They moan. They wail. They shuffle around the office looking for free candy. Unproductive employees have an excuse for everything. Here are a few of the phrases they use to explain away the problem. Listen for them, then correct the action to get things back on track.
1. I’m overworked
I hear this one constantly. What unproductive people might not realize is that we are all overworked. We’re in an overworked age. Instant access to email and a mobile browser means work is always just a click away. What separates the wheat from the chaff? The really productive people don’t dwell on the problem. They just do the work.
2. That’s not my job
I’ve written before about staying productive by focusing on your job and not doing the work of unproductive co-workers. That’s always a bad pattern to set. Curious, then, that the really unproductive people always seem to notice when they’re doing extra work to help a project. They focus on their role too much and on what everyone else is not doing. Truly productive people don’t even care. They just do whatever it takes to get things done and plow ahead, analyzing the exact role definitions later.
3. I’ll finish that later
Forget the Mark Twain quote about procrastination. Unproductive people waste time because they live in a constant state of incongruity. The loose ends of their tasks never meet up, and stay loose. They start one Word document, work on it for a while, drop it, then start working on a PowerPoint. In the “picking up and setting down” process they waste time because each tasks needs a jumpstart, which uses more energy.
4. I don’t have all of the answers yet
Overly detail-oriented people use this one. They wait until everything is perfectly lined up before starting a task, usually languishing in perpetuity because things rarely do line up. And, ironically, some of the employees in your company who are wasting time mindlessly browsing all day are the ones who think they have to wait for the project pieces to fall in place. The solution? Productive people just do whatever they can now on any tasks that need to be done. They don’t wait for the perfect timing.
5. I’ll wait for the boss to tell me what to do
For any employee in a small business, a lack of independence is a true productivity killer. While someone is waiting to be told what to do, a project will spin out of control. We all know the “get it done” crowd just figures out the problem and starts working on a task. Besides, if the boss has to explain every little detail, that’s using up valuable time anyway.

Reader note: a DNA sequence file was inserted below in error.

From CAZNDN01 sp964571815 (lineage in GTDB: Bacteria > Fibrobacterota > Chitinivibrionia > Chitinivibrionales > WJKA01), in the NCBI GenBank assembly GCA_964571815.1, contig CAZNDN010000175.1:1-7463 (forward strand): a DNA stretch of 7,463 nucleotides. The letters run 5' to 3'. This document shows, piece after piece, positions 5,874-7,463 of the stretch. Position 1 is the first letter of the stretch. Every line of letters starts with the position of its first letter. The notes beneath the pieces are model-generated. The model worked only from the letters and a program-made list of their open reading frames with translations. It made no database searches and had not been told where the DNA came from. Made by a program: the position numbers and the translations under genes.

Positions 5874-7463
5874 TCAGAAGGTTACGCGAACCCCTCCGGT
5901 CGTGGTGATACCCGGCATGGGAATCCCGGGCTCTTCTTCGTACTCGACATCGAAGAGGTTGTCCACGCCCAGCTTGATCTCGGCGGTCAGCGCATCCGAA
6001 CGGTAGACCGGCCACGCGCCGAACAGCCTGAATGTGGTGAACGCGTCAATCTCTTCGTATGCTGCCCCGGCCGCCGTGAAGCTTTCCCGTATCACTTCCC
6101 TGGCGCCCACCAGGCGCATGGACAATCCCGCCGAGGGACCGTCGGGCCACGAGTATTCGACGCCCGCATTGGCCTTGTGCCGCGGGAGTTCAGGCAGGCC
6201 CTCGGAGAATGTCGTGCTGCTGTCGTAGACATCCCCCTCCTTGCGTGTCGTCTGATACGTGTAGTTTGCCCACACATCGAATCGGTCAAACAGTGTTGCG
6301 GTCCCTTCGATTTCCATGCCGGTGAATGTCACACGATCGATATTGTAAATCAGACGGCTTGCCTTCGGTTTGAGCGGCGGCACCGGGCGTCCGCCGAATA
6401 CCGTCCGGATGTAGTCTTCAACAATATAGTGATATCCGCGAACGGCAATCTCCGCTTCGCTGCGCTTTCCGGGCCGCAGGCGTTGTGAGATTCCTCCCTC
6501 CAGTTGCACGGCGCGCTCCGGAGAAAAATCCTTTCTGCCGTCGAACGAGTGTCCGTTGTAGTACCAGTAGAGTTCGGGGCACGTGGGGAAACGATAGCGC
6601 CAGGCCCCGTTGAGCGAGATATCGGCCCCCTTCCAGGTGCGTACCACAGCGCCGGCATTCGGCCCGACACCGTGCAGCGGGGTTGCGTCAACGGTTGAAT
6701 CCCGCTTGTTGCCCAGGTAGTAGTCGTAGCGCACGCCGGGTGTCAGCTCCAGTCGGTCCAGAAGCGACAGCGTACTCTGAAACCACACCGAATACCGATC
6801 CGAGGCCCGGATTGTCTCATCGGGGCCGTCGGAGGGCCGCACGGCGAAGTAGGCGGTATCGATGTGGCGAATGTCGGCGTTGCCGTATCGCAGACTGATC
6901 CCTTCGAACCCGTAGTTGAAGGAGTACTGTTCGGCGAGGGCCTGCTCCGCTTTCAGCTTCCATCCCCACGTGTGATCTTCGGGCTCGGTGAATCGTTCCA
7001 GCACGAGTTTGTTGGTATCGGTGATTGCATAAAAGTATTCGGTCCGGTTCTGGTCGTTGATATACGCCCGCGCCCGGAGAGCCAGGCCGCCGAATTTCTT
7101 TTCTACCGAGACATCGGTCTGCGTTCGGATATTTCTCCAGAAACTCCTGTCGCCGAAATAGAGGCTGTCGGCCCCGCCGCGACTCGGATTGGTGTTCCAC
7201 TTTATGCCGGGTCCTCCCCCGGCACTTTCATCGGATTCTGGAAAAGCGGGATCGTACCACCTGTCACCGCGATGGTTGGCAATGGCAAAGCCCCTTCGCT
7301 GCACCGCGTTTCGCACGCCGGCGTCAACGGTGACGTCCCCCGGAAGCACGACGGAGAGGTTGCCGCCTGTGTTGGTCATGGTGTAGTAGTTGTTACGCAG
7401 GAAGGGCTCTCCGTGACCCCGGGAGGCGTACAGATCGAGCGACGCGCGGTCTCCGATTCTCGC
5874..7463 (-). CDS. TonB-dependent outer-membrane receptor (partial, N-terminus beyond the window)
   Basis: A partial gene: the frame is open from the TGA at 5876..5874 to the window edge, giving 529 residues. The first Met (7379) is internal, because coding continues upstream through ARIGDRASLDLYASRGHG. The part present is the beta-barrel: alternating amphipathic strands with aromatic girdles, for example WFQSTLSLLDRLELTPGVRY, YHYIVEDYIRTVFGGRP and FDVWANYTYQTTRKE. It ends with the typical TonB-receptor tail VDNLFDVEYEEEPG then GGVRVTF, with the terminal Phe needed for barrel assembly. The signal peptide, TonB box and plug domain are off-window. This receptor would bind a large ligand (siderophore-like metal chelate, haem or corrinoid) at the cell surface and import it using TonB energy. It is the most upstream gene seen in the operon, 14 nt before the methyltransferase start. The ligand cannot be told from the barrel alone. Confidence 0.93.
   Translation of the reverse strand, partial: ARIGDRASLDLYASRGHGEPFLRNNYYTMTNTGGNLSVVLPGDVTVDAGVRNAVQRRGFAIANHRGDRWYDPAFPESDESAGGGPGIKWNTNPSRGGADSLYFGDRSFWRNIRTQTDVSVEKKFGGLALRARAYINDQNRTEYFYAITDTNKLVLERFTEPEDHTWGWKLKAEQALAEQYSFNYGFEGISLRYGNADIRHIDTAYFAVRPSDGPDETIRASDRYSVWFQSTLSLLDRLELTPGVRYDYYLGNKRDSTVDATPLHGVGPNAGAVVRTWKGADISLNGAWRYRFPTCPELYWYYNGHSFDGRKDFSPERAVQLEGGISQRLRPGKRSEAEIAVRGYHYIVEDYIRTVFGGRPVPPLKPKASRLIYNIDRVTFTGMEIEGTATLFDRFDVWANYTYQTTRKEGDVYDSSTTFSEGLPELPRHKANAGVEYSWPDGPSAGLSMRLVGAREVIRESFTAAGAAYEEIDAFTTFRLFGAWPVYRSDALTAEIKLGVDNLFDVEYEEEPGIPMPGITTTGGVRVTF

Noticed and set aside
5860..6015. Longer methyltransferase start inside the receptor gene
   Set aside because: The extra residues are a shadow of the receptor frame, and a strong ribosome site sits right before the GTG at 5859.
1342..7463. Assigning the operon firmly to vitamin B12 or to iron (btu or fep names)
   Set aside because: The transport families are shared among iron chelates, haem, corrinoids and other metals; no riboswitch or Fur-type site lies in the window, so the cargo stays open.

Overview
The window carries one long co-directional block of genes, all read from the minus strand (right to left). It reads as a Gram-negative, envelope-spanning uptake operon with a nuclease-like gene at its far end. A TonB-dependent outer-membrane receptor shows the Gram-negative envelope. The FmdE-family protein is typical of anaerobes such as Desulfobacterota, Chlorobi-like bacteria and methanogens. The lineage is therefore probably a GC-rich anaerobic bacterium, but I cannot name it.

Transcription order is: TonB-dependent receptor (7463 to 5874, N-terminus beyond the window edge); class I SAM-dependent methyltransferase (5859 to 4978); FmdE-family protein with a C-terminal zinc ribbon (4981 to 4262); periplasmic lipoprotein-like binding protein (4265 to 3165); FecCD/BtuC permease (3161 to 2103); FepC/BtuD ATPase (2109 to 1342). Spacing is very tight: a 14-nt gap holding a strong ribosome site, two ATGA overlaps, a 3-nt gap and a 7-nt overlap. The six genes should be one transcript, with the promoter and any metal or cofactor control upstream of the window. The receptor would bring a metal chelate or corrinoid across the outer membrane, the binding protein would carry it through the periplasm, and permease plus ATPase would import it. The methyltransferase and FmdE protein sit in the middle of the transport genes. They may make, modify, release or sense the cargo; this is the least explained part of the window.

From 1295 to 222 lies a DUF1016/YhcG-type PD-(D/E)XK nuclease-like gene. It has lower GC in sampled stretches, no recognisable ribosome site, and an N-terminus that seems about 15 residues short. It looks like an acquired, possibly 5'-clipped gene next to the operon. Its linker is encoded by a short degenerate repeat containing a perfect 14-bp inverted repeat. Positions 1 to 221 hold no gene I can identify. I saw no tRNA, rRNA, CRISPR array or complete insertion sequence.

6. I don’t understand all of the variables
Really? Is there an employee who won’t act until he or she has all of the answers? That is a sign of someone who will be waiting a long time because no one ever has all of the answers. The folks who started Airbnb and Uber didn’t wait for all of the regulatory issues to be ironed out. And Google didn’t wait to test driverless cars until every state allowed them.
7. I don’t see the benefit for me
We are living in a world of narcissists who take selfies every 30 minutes and post about their inner feelings on Twitter. The underlying problem? They’re slowing down a project because they only care about their own rewards. Productive people see the greater reward of a successful company and want to play a part in building something cool. The selfies can wait until the weekend.
8. I might not get the credit
Related to that problem is another productivity destroyer: the need to take credit for the task. The process of hyping up your work, demanding crediting, and pestering people to notice your actions all contribute to an unproductive day. The employees who are slowing things down the most are spending too much time trying to get the attention of the boss.
9. I’m worried about my quality of work
Productive people know how to slam out good work in a constant flow of creativity and skill. They care about quality, but they also understand that being productive requires a push to finish. When the goal is to always create perfection, unproductive people create a serious slowdown. Praise quality, expect proficiency, but encourage productivity.
10. I might fail
The hallmark of every unproductive person at work is being worried about failure. It’s a time-tested truth. If employees don’t ever start a project, they don’t have to worry about failure, right? I’ve written about total failure before, but letting a few tasks fail is okay. It means you are trying new things and staying busy. Holding back because you want every task to succeed? It just means completing fewer tasks.
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